Scott Conklin, left, Rory Groleau and Deb Harder place a WIAA girls state basketball logo on the court of the Resch Center in Ashwaubenon. / Lukas Keapproth/Press-Gazette Media
The quote printed on the Green Bay Notre Dame girls basketball team’s custom T-shirts spoke volumes about the Tritons’ excitement for this week’s WIAA state girls basketball tournament.
“There’s no place like home.”
The Tritons are one of three schools, along with Kewaunee and Algoma, representing the area at the first state girls basketball tournament held at the Ashwaubenon-based Resch Center. Competition begins Thursday with Division 4 and 5 semifinal games and runs through Saturday’s championships.
PMI Entertainment Group, which is running the tournament, has a two-year contract to host the event, and the three schools understand what it means to be the first area teams to play in their backyard.
Making their first back-to-back state appearance in program history, the Tritons and their coach, Sara Rohde, talked about the honor this week at practice and aren’t taking the opportunity for granted to participate in a state tournament less than 2 miles from their school.
“I think the girls are taking pride in it that we’re going to be here in Green Bay and playing right around all the fans,” said Rohde, who has a 41-12 record in her two seasons as the Tritons’ coach. “I have a lot of friends in the community who are like, ‘Oh yeah, I’ll come watch because it’s right in Green Bay.’ Even for my family who lives up in Michigan, it’s a closer venue for everybody in general. I feel like we’ll have more fans versus driving to Madison.”
The 11-person WIAA board of control last April unanimously approved the recommendations made by WIAA Executive Director Dave Anderson to move the girls state basketball tournament to the Resch Center in 2013 and 2014.
The girls tournament had been held in Madison each year since the event started in 1976, but the main obstacle had been the availability of the Kohl Center this year and in 2014. The University of Wisconsin men’s hockey team is hosting Minnesota-Duluth in a WCHA playoff series this weekend at the Kohl Center and could host a WCHA playoff series again next year, while the NCAA women’s Frozen Four could be held at the Kohl Center in 2014 if the school should pursue hosting it.
By moving the girls tournament to the Green Bay area, enough of those conflicts have been avoided to keep the boys tournament in Madison, where it has been played every year but one since 1920.
For the three area teams, the tournament being held in Green Bay means they’ll be able to sleep in their own beds, eat their own food and ready themselves in their own environment.
“It’s very cool that it’s close,” Algoma coach Mark Zastrow said. “Our support has, obviously, been great for many years. To have that right here where people can travel comfortably and not be concerned about that, not having to be worried about getting off of work for the most part, I think that is all exciting stuff for our kids.”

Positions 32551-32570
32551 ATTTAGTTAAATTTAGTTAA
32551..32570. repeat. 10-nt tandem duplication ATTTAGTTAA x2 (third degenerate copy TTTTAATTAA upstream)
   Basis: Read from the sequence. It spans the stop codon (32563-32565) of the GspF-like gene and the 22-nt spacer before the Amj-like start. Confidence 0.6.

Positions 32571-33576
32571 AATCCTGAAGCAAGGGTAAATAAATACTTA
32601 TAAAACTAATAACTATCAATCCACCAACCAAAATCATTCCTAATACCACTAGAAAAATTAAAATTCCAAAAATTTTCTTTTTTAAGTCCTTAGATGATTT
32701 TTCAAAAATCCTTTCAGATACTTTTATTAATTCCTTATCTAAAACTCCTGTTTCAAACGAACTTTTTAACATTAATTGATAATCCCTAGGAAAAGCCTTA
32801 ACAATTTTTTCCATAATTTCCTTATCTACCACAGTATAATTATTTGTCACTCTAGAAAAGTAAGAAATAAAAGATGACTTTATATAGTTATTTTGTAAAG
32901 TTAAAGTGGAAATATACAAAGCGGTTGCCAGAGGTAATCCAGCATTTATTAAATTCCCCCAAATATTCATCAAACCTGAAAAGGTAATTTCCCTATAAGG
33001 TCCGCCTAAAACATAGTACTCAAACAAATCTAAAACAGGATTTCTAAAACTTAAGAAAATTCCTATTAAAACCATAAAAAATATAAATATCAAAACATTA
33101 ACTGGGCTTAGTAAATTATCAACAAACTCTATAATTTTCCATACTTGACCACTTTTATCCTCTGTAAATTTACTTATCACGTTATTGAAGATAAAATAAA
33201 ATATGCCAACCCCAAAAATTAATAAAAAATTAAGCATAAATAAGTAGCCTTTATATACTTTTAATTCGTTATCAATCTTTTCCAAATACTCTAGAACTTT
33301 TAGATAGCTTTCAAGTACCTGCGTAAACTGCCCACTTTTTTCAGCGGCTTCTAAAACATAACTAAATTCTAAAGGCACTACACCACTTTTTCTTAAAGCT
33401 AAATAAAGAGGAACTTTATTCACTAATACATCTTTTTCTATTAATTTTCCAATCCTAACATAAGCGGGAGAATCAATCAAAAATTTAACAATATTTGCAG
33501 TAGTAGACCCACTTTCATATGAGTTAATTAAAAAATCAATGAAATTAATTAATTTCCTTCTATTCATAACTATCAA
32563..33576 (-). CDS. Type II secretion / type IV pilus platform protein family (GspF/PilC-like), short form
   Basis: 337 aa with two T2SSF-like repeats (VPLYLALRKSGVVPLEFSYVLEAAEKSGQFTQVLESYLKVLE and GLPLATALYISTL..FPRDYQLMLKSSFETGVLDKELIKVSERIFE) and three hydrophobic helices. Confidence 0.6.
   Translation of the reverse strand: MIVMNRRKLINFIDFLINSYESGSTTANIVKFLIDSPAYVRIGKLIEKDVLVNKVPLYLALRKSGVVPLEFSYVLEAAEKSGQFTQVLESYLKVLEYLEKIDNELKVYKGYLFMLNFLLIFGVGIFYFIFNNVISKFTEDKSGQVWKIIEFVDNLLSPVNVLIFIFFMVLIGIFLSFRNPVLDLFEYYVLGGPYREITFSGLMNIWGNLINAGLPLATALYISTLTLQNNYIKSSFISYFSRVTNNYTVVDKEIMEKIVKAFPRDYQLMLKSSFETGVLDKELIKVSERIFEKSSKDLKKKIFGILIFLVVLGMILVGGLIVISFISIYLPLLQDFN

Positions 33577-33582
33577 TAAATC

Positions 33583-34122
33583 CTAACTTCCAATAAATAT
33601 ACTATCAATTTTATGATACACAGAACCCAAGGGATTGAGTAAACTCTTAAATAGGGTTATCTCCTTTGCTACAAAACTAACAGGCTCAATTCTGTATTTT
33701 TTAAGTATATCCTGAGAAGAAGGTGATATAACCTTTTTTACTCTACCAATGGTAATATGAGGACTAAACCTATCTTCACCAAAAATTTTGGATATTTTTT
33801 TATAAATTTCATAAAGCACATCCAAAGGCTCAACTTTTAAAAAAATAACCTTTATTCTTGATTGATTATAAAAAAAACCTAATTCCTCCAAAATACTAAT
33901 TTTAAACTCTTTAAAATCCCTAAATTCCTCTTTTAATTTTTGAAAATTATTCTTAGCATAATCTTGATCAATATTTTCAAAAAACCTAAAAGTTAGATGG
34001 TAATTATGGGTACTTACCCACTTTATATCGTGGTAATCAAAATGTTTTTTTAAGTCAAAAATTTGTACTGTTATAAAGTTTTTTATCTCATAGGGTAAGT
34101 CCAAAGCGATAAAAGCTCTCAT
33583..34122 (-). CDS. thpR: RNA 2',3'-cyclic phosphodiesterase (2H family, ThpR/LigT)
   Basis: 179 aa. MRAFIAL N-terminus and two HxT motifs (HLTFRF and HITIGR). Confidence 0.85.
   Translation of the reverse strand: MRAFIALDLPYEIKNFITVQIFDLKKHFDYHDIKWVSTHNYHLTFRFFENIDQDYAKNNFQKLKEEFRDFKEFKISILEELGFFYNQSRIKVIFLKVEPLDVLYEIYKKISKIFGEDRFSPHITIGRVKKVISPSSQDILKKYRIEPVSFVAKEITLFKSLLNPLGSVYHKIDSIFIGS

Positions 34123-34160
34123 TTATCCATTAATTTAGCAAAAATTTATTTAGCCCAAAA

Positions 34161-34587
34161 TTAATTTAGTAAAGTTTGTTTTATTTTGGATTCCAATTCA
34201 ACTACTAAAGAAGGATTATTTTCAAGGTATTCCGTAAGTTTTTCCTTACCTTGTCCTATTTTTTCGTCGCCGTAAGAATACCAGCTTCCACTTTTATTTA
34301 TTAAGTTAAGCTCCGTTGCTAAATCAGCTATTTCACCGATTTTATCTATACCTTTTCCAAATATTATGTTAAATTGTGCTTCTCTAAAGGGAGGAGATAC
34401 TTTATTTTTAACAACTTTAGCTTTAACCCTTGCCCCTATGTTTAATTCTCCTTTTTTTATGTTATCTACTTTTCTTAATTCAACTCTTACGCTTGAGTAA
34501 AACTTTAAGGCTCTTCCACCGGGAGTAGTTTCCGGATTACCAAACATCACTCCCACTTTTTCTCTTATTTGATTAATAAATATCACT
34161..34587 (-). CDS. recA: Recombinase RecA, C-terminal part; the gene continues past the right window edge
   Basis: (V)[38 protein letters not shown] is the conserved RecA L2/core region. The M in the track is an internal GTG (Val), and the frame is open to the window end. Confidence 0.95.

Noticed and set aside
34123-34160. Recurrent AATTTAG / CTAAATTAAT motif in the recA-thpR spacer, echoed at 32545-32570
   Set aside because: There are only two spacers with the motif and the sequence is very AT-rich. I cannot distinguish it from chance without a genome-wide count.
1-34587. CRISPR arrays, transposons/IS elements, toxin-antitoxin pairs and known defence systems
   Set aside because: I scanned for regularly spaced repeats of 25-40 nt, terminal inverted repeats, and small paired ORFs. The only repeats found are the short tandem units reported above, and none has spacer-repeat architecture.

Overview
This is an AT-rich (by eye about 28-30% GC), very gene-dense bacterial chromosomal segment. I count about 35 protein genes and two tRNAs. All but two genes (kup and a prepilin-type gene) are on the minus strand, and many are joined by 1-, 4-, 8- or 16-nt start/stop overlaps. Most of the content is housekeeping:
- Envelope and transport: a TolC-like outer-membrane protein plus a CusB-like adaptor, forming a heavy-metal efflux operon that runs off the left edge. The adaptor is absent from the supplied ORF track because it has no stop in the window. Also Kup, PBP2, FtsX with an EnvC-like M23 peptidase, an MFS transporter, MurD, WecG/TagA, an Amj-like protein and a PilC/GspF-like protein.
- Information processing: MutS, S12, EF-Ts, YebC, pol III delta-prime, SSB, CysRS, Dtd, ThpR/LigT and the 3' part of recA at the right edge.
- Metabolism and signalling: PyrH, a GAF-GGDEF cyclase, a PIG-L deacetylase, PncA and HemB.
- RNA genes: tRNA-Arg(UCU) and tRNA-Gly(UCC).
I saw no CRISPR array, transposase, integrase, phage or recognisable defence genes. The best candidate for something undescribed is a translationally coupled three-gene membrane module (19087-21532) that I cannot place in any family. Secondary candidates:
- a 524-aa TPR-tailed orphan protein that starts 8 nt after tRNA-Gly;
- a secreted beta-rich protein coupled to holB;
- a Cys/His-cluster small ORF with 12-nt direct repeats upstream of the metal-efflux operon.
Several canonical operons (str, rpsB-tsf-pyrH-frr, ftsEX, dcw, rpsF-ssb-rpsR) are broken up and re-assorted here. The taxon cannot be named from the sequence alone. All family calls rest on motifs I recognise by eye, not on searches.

Attendance at last year’s WIAA state tournament in Madison fell to 30,353, which marked its lowest turnout since 1985. Through Wednesday morning, PMI chief operating officer Cora Haltaufderheid said more than 21,000 tickets had been sold.
A number of schools, including Kewaunee, have reached out for more tickets while Algoma sold out its allotment by noon Monday.
With Algoma, Kewaunee and Notre Dame having made at least one state appearance over the past two seasons — the Storm is the defending D3 state champion — PMI had an inkling it would have multiple area teams participating in this week’s tournament.
After previously hosting the WIAA state girls volleyball state tournament and NCAA Division I men’s hockey regionals, PMI has seen how local ties can benefit the events it hosts.
The girls basketball tournament is no different.
“With the strength of the WIAA and the region in Northeastern Wisconsin, we knew we were going to get lucky and get some of them,” Haltaufderheid said. “When you look at Notre Dame, who has been strong and was down there last year, we knew we had a good shot there and the pulse in the town and community such as Algoma or Kewaunee is very similar to what happens in Pulaski and the boys tournament.
“The teams that we have and people we have coming in have been really solid, so we’re very excited. We can tell every time we pull up the computer, there’s a pulse.”
The move to Green Bay has required some adjustment from the 36-year tradition of hosting the event in Madison, but many players and coaches are embracing the change.
Regardless of where the event is held, the goal of capturing — or defending — a state championship hasn’t changed.
“I kind of like the idea that it’s at the Resch this year,” said Notre Dame junior Allie LeClaire. “Everybody would love to travel to Madison, but I just think it’s going to be a great atmosphere for us and we’re going to have a lot of fans. I think that’s going to be a huge advantage for our team.”
— Andrew Pekarek contributed to this report.